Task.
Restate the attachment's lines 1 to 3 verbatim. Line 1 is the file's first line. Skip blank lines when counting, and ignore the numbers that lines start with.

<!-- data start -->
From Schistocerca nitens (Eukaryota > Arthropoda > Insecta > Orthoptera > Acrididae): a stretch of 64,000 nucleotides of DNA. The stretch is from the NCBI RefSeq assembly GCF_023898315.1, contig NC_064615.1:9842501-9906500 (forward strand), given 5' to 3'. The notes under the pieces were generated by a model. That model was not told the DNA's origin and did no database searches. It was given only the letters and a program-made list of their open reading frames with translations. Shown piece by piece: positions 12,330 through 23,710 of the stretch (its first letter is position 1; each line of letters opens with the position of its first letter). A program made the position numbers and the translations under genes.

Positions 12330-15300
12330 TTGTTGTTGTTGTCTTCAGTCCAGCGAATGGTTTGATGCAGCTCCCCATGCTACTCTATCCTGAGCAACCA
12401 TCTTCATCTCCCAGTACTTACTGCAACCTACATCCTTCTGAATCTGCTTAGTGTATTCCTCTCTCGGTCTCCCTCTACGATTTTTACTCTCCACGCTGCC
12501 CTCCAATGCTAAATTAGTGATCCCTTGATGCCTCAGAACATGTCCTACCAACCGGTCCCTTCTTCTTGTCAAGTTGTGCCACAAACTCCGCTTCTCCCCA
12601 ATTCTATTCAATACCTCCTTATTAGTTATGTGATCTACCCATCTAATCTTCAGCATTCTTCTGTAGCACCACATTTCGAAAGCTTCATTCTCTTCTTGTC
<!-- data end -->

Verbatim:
From Schistocerca nitens (Eukaryota > Arthropoda > Insecta > Orthoptera > Acrididae): a stretch of 64,000 nucleotides of DNA. The stretch is from the NCBI RefSeq assembly GCF_023898315.1, contig NC_064615.1:9842501-9906500 (forward strand), given 5' to 3'. The notes under the pieces were generated by a model. That model was not told the DNA's origin and did no database searches. It was given only the letters and a program-made list of their open reading frames with translations. Shown piece by piece: positions 12,330 through 23,710 of the stretch (its first letter is position 1; each line of letters opens with the position of its first letter). A program made the position numbers and the translations under genes.

Positions 12330-15300
12330 TTGTTGTTGTTGTCTTCAGTCCAGCGAATGGTTTGATGCAGCTCCCCATGCTACTCTATCCTGAGCAACCA